Council tackles junked vehicles

City officials are revising a local ordinance to encourage private property owners to remove abandoned or non-working vehicles.

Columbus City Council members gave the first of two needed approvals on Tuesday, but questioned the feasibility of requiring private property owners to comply and whether the ordinance was clear enough to mandate compliance.

Mary Ferdon, executive director of administration and community development, said the revisions being considered are a followup to the 2016 changes the council made about large-vehicle parking and storage, approved in December.

Then, Ferdon told council members the city wants to prohibit inoperable or unlicensed vehicles from being kept on private or public property with the exception of being in a carport, garage or other enclosure.

Fred Barnett, the city’s code enforcement officer, said the city has about 150 locations with one or more abandoned, inoperable or unlicensed vehicles on private property that have been reported to the city.

Barnett provided photos taken from an alley behind California Street showing wrecked and damaged vehicles in yards with weeds growing around them. He said he found 12 vehicles that could fall into the ordinance enforcement category in the alley behind California Street alone.

The ordinance adds the city code enforcement officer in addition to police as an individual who may investigate complaints, issue compliance letters and issue fines. It requires vehicles to be on paved driveways and does not allow them to be in yards, except for small amounts of time when they may be temporarily parked there while being sold.

The ordinance also tightens loopholes in the ordinance that allowed individuals to try to mask that a vehicle was unlicensed or inoperable, such as placing cardboard over the empty license plate holder, or property owners who place a “for sale” sign on the vehicle and leave it there indefinitely.

Barnett explained he is not allowed to go on private property without the owner’s permission, but can observe property from the public right-of-way, which includes alleys, sidewalks and city streets. By adding code enforcement to the ordinance provisions, he estimated the time it takes to investigate a complaint to citing the owner will be reduced from months to a maximum of 40 days.

Penalties for violating the ordinance call for a $250 fine for the first violation, increasing to $2,500 for the fourth violation and $5,000 for additional violations. Residents may appeal their fines to the local court system, the ordinance states.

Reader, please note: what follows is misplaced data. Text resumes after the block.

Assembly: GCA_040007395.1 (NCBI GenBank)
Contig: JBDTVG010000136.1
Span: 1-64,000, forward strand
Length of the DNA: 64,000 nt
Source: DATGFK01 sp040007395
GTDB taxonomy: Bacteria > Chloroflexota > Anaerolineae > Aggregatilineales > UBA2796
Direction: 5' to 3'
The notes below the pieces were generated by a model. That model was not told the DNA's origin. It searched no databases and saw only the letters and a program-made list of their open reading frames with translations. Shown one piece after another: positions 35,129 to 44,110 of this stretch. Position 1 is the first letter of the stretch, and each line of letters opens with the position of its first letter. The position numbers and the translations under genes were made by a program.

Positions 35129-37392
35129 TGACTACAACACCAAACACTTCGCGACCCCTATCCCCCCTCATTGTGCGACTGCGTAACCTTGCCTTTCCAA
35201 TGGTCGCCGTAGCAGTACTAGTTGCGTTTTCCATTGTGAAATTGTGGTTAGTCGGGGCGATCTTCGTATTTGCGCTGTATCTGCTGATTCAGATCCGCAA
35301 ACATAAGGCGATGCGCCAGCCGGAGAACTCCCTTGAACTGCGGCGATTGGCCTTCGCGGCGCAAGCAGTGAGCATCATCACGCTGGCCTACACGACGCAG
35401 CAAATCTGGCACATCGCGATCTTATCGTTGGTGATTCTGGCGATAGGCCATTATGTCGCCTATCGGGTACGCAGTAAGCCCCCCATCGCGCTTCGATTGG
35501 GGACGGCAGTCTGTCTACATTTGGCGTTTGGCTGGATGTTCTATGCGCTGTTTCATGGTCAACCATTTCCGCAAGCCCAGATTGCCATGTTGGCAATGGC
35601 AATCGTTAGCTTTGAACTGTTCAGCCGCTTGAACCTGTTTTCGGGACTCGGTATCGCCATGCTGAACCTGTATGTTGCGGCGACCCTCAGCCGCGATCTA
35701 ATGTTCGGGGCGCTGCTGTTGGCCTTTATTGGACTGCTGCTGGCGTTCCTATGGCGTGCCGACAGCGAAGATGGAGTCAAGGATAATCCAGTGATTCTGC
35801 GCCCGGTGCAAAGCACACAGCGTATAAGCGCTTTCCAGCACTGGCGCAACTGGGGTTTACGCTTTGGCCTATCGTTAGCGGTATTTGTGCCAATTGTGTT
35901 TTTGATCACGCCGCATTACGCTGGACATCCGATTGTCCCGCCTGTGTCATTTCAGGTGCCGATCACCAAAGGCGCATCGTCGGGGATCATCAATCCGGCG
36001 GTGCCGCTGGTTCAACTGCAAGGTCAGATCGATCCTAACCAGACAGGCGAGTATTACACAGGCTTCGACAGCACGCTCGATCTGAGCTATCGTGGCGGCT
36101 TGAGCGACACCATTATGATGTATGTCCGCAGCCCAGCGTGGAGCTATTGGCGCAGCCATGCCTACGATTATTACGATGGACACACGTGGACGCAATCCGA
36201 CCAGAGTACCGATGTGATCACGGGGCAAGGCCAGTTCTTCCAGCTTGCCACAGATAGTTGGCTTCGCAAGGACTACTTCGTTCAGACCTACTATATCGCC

Councilman Frank Jerome questioned whether it was fair to require residents to have vehicles on a paved surface when some driveways in Columbus are unpaved.

Barnett and the council members who worked on the ordinance said city code enforcement understood the difference between a paved or a gravel driveway, and would not be citing people who have gravel driveways, even though gravel is technically not allowed under city ordinance.

City attorney Alan Whitted said if a resident took the city to court over the issue, the city would abide by the judge’s ruling and amend the ordinance.

Councilwoman Elaine Wagner questioned the parameters of the definition of a vehicle being in a garage, carport or other enclosure, questioning what the word enclosure encompasses. Barnett said that would refer to privacy fencing.

Barnett said the city estimates that 70 percent of the vehicles being targeted are on rental properties and their landlords will be the ones receiving the citations about the abandoned vehicles.

To ease the transition to new rules about inoperable vehicles, the city is considering starting a program designed to encourage violators to let the city help them remove the vehicles before they are fined.

The Inoperable Vehicle Abatement Program will be a way for local property owners to avoid city fines and provide an incentive to clean up property and get rid of abandoned vehicles. By presenting proof of ownership and clear title, the vehicle owner signs a waiver and the city will pay the towing fee to remove the vehicle from the property, Ferdon said. The proposal calls for vehicle owners to receive the full metal value of the scrapped vehicle.

Ferdon said the city is working on agreements with local towing firms to provide the service. More details about the initiative, and how the city might fund it, are expected after the council’s next meeting at 6 p.m. Sept. 5.

What's next

The revisions to the abandoned vehicle ordinance will be considered for the second and final time at the Columbus City Council’s next meeting at 6 p.m. Sept. 5.

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Julie McClure is assistant managing editor of The Republic. She can be reached at jmcclure@therepublic.com or (812) 379-5631.